Richard Linklater once again casts his outwardly laid-back yet deceptively astute gaze on those loitering around the edge of adulthood with Everybody Wants Some!! – a joyous and often uproarious portrayal of college-age adolescence and the alluring freedom that brings. Much like the frosty and subdued welcome the film’s central character receives when first moving in to this new college residence, the film itself does take a little time to find its groove. Once it does however, that effortless charm evident in the majority of Linklater’s oeuvre comes to the fore – with more lip foliage on display than a week-long Burt Reynolds retrospective.
It’s the autumn of 1980 and Jake (Blake Jenner) is a college pitcher who has been bundled into a large property off-campus with his fellow freshman and older, seasoned teammates the weekend before first class. All are there on a baseball scholarship and have little interest in majoring in anything else. It’s painfully clear as the coach lays down the term-time ground rules to the rowdy bunch, the house restrictions on booze and babes will be immediately broken. Linklater has talked about the film being a spiritual sequel to his much-loved 1993 coming-of-age yarn, Dazed and Confused. Alongside the obvious period comparisons, the director once again uses another killer jukebox soundtrack which will have you scanning Spotify immediately after stepping out of the cinema. But the similarities don’t end there. The casual, free-wheelin’ plot and that loose hangout atmosphere are also present and correct. In fact, the students here could almost be the same group of school-aged senior paddling enthusiasts from Dazed – a little older and wiser perhaps, yet still tied to boyish, macho pursuits. But the director is also interested in flipping that overly-familiar cinematic jock archetype and alpha-male environment.
These guys are more than happy to ditch their social comfort zones and blend in wherever the night may take them, be it a disco club, a free-for-all punk gig or line-dancing at the local honky tonk. Perhaps there’s a little rose-tinted wish fulfilment here by the filmmaker as he reflects on his own college experiences, but it certainly makes for a much more interesting dissection of that demographic. There’s a deeply appealing camaraderie between the teammates, who aren’t afraid of pulling any of their wayward members into line (Juston Street’s hilariously belligerent pitcher Jay is one player who seriously needs to be brought down a peg or two). This is another tight ensemble made of largely unfamiliar faces, a number of which possess that recognisably thick and laconic Texas drawl which adds a welcome authenticity to the piece. Each performer is able to bring something compelling and unique to the material they’re working from, and like Dazed and Confused‘s players, Ben Affleck and Matthew McConaughey, ascension to full-blown stardom is surely around the corner for key members of this neophyte cast.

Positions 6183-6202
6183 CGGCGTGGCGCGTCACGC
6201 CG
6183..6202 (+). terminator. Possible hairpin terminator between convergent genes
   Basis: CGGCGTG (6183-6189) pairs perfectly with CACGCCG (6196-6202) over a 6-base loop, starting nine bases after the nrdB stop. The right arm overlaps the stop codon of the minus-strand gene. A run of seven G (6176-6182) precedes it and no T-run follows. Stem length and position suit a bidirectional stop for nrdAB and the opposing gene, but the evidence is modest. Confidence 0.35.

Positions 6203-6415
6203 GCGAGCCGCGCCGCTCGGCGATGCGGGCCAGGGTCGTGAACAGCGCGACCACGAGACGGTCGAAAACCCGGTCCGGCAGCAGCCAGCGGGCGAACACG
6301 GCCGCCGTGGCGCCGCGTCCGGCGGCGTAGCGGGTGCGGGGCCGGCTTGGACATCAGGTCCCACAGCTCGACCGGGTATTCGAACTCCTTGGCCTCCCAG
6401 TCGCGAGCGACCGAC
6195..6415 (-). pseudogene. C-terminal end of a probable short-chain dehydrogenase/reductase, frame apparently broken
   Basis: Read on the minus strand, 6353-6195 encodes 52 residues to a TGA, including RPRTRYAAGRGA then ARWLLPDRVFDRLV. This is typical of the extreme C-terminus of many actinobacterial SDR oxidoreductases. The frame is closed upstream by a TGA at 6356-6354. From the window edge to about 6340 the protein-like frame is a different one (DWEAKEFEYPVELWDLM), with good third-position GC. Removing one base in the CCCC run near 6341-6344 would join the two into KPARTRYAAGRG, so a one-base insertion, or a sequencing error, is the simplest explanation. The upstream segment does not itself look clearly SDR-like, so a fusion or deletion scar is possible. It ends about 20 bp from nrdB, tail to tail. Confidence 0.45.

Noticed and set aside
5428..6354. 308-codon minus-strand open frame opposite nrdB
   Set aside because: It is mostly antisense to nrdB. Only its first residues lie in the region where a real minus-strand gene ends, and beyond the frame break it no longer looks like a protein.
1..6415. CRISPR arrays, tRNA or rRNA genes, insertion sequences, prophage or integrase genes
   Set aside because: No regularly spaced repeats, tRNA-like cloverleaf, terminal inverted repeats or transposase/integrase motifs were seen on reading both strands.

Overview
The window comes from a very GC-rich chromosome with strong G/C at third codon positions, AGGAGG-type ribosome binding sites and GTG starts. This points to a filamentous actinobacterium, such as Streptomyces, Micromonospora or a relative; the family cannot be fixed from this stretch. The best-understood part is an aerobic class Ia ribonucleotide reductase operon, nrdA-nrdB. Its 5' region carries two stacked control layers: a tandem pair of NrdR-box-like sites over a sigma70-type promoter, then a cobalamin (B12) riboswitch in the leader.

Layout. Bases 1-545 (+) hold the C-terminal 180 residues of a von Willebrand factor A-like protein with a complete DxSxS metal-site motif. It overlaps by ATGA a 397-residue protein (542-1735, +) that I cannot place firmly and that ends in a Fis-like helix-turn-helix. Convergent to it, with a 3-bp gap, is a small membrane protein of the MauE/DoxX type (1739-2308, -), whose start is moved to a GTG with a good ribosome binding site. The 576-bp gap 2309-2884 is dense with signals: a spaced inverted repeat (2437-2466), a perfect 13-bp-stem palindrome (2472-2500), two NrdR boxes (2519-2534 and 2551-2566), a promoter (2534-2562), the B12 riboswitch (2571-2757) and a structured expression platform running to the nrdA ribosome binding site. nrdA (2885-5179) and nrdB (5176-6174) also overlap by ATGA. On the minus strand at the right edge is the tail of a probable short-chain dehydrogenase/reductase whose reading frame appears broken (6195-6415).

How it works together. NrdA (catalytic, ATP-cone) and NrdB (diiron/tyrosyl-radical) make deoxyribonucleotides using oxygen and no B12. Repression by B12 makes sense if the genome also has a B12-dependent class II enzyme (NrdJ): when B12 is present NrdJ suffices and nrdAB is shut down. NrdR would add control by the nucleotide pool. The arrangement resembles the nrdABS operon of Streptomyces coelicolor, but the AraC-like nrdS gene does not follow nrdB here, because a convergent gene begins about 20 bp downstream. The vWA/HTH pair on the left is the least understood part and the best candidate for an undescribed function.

Befitting of that kind of masculine milieu, women tend to be comprised mostly of sexual conquests or arm candy, so it’s nice to see the film’s solo female character, performing arts student Beverly (the wonderful Zoey Deutch) is as far from a one-dimensional representation of the college hottie as you could get. She possesses the kind of confidence and intellect which Jake instantly zeroes in on and gravitates towards, offering the baseball player a window to new experiences amongst the partying and sleepy lecture halls. She’s one of the many endearing components in a film which will leave you hugely nostalgic for an era and world far-removed from your own, but one which you’ll undoubtedly feel a deep kinship with.